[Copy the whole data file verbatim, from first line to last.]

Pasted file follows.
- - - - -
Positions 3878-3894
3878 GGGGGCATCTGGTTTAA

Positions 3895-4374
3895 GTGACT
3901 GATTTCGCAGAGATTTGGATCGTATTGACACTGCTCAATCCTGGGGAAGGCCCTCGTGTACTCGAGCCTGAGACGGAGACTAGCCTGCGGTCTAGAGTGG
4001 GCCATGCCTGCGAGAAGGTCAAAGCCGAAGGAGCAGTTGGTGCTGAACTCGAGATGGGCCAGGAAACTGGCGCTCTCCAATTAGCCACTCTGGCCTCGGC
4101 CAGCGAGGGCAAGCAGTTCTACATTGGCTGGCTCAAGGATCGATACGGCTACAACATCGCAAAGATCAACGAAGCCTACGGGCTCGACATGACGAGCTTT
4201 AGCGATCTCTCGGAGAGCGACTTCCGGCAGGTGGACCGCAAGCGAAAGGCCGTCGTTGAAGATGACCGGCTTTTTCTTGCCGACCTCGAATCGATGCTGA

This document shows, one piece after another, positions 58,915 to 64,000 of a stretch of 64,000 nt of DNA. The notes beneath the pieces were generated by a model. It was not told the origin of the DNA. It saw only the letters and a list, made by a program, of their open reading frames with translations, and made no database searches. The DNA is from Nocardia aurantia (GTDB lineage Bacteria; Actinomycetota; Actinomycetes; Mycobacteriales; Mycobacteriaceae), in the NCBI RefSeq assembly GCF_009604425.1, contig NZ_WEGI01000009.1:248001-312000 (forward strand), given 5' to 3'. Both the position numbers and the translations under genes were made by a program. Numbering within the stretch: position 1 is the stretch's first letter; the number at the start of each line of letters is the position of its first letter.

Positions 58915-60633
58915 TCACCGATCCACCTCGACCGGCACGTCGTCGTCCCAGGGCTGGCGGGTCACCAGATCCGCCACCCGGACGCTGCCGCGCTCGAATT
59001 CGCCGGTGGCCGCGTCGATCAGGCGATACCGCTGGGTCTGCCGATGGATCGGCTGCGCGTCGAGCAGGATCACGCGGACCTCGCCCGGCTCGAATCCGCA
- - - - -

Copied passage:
Positions 3878-3894
3878 GGGGGCATCTGGTTTAA

Positions 3895-4374
3895 GTGACT
3901 GATTTCGCAGAGATTTGGATCGTATTGACACTGCTCAATCCTGGGGAAGGCCCTCGTGTACTCGAGCCTGAGACGGAGACTAGCCTGCGGTCTAGAGTGG
4001 GCCATGCCTGCGAGAAGGTCAAAGCCGAAGGAGCAGTTGGTGCTGAACTCGAGATGGGCCAGGAAACTGGCGCTCTCCAATTAGCCACTCTGGCCTCGGC
4101 CAGCGAGGGCAAGCAGTTCTACATTGGCTGGCTCAAGGATCGATACGGCTACAACATCGCAAAGATCAACGAAGCCTACGGGCTCGACATGACGAGCTTT
4201 AGCGATCTCTCGGAGAGCGACTTCCGGCAGGTGGACCGCAAGCGAAAGGCCGTCGTTGAAGATGACCGGCTTTTTCTTGCCGACCTCGAATCGATGCTGA

This document shows, one piece after another, positions 58,915 to 64,000 of a stretch of 64,000 nt of DNA. The notes beneath the pieces were generated by a model. It was not told the origin of the DNA. It saw only the letters and a list, made by a program, of their open reading frames with translations, and made no database searches. The DNA is from Nocardia aurantia (GTDB lineage Bacteria; Actinomycetota; Actinomycetes; Mycobacteriales; Mycobacteriaceae), in the NCBI RefSeq assembly GCF_009604425.1, contig NZ_WEGI01000009.1:248001-312000 (forward strand), given 5' to 3'. Both the position numbers and the translations under genes were made by a program. Numbering within the stretch: position 1 is the stretch's first letter; the number at the start of each line of letters is the position of its first letter.

Positions 58915-60633
58915 TCACCGATCCACCTCGACCGGCACGTCGTCGTCCCAGGGCTGGCGGGTCACCAGATCCGCCACCCGGACGCTGCCGCGCTCGAATT
59001 CGCCGGTGGCCGCGTCGATCAGGCGATACCGCTGGGTCTGCCGATGGATCGGCTGCGCGTCGAGCAGGATCACGCGGACCTCGCCCGGCTCGAATCCGCA